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Feuding Gandy Bridge bait shops duel for anglers

Gandy Bait and Tackle, front, sits side by side with Sailor Mike’s All Pro Bait & Tackle, background, at the northeast end of Gandy Bridge. The shops share a parking lot between them but not much else.

DIRK SHADD | Times

Gandy Bait and Tackle, front, sits side by side with Sailor Mike’s All Pro Bait & Tackle, background, at the northeast end of Gandy Bridge. The shops share a parking lot between them but not much else.

GANDY — Like Siamese fighting fish, two bait shops sit next to each other at the foot of the Gandy Bridge.

They both outfit anglers for the sea, yet the next-door neighbors keep their distance from one another.

"He'd like to put me out of business," said John Stroup, owner of Sailor Mike's All Pro Bait & Tackle. "It's just a big old battle between the both of us."

Eight years ago, Stroup worked for Bill Robinson, who owns Gandy Bait and Tackle, for about 18 months.

"We got along great," said Stroup.

Until they didn't.

Now the span between the two men working just off the Gandy, literally can't be bridged.

The latest: Stroup, 37, says Robinson, 58, called code enforcement on him for a sign and in January flooded his lot, which sits lower.

Robinson said he had to drain his shrimp tanks, which are next to Stroup's lot, after someone put soap in them.

Stroup installed video cameras to protect his own shop.

"It just gets nasty," he said. "It's pretty sad. We don't get along."

Whatever their differences, they share much. Both sell rods, lures, ice and sodas. Both have loyal customers and hear tales of the catches that grow with each telling.

They hang pictures of proud men, like the one of Joey Randazzo, a 20-year-old regular at Robinson's, holding a blacktip shark taller than he.

After the recreational Friendship Trail bridge was closed in December, both shops felt the blow. Inspectors found deteriorating concrete beams, and the bridge was shut down to the very anglers who bought from Stroup and Robinson.

On this, the two men agree: The bridge is too sturdy to be shut down, they say.

"There's something fishy there," said Robinson.

Still, Robinson said, business isn't that bad. "A lot of people are now fishing to eat."

Tarpon, snapper, kingfish and redfish are returning for the season, which runs through summer.

On weekends, boats clutter the waters off the Gandy, most of them carrying bait from either Stroup's or Robinson's shop.

Bill Arthur of Beach Park came into Robinson's recently, on his weekly rounds for shrimp.

"I'm fishing for peace of mind," he joked as Robinson told him the weather forecast: winds at 15 knots all day.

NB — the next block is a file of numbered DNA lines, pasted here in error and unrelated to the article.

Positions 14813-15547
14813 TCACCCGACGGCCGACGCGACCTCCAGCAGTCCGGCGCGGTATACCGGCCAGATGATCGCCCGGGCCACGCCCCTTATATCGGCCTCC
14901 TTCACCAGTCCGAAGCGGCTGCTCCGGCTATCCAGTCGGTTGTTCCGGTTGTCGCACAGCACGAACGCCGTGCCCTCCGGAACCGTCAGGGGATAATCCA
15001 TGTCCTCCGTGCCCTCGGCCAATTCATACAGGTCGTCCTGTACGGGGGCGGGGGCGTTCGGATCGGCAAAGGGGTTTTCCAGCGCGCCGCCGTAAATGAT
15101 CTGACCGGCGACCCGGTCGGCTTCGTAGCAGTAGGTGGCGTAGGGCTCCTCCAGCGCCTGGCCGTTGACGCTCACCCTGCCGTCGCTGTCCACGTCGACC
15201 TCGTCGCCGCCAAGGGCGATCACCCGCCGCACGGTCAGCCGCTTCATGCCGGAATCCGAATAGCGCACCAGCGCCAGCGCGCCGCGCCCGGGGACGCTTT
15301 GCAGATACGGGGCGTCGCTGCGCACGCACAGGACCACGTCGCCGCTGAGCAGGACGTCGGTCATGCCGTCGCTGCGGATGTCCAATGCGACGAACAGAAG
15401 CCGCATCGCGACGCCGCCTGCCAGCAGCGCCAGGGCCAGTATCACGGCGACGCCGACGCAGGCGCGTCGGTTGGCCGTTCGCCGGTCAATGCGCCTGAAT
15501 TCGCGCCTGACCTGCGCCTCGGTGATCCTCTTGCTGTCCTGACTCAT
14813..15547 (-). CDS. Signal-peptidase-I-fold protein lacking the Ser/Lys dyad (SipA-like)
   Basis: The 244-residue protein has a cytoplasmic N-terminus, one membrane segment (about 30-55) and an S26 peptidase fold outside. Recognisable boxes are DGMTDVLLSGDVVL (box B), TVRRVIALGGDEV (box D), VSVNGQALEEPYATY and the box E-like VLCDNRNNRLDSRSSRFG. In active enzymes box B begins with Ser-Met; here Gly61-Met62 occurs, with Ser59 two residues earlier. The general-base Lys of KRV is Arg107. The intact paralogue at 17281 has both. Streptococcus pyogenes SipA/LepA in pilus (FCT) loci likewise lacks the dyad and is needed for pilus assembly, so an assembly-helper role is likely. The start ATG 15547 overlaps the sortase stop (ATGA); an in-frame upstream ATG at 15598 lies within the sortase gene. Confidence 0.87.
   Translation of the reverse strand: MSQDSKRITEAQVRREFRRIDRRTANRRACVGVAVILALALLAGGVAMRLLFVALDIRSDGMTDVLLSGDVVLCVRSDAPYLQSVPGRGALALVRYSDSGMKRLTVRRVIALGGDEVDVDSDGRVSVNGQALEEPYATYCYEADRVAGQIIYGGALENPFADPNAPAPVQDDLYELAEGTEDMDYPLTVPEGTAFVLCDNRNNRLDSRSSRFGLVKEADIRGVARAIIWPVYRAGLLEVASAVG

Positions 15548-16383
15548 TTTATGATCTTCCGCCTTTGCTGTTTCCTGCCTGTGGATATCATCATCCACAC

"Have the mackerel showed up yet?" he asked.

"I've seen a few," Robinson said.

Robinson opened his business in 1988 in the old store, at 4925 W Gandy, where Stroup is now. The store, with its parking lot of hard-pressed dirt, holds decades of stories.

A man named George End built the block structure in the 1940s as a rattlesnake cannery and a post office to ship his tinned Eastern diamondback around the world. The Gandy area thus became known as Rattlesnake, Fla.

Out front was a snake pit for shows.

It became a bait shop in the 50s after End met his demise from a snake bite.

In 1993, Robinson built a larger store next door, at 4923 W Gandy, and moved from the old one, which he had leased. He hired Stroup to work alongside him in the new place about nine years ago. After 18 months, the relationship ended.

The reasons differ between them. Robinson said Stroup didn't show up for work. Stroup said Robinson shorted him on vacation pay.

The two parted ways, and Stroup bought the old shop next door in 2004.

Drivers headed west on Gandy Boulevard, first come to Robinson's southern Cracker style shop, then Stroup's modest shop.

Today, you can pull a boat in to Robinson's paved lot and climb up to the store's deck with its shrimp tanks. Clyde Stone, who has worked here five years, counts out 240 shrimp.

Inside, Bob Chenevert of Valrico buys a Falcon rod that he'd eyed for weeks. Walls are lined with stuffed catches: a porcupine blow fish, trout, snook and a pheasant wearing sunglasses.

A few yards away, Stroup calls his place a "mom and pop" joint. He stocks less and sells to people on a budget. "I don't want anything to grow dust on it," he says.

He steps outside to count shrimp from a tank.

He throws in an extra half dozen for Clinton Edwards, who is celebrating his birthday the way he always does.

"It's like a religion for me. I stay out all day and fish," Edwards says, hoping to catch snook, his favorite.

"I only go over there," he says nodding toward the other shop, "if (Stroup) doesn't have bait."

Elisabeth Parker can be reached at eparker@sptimes.com or (813)226-3431.

Feuding Gandy Bridge bait shops duel for anglers 04/02/09 [Last modified: Thursday, April 2, 2009 1:19pm]
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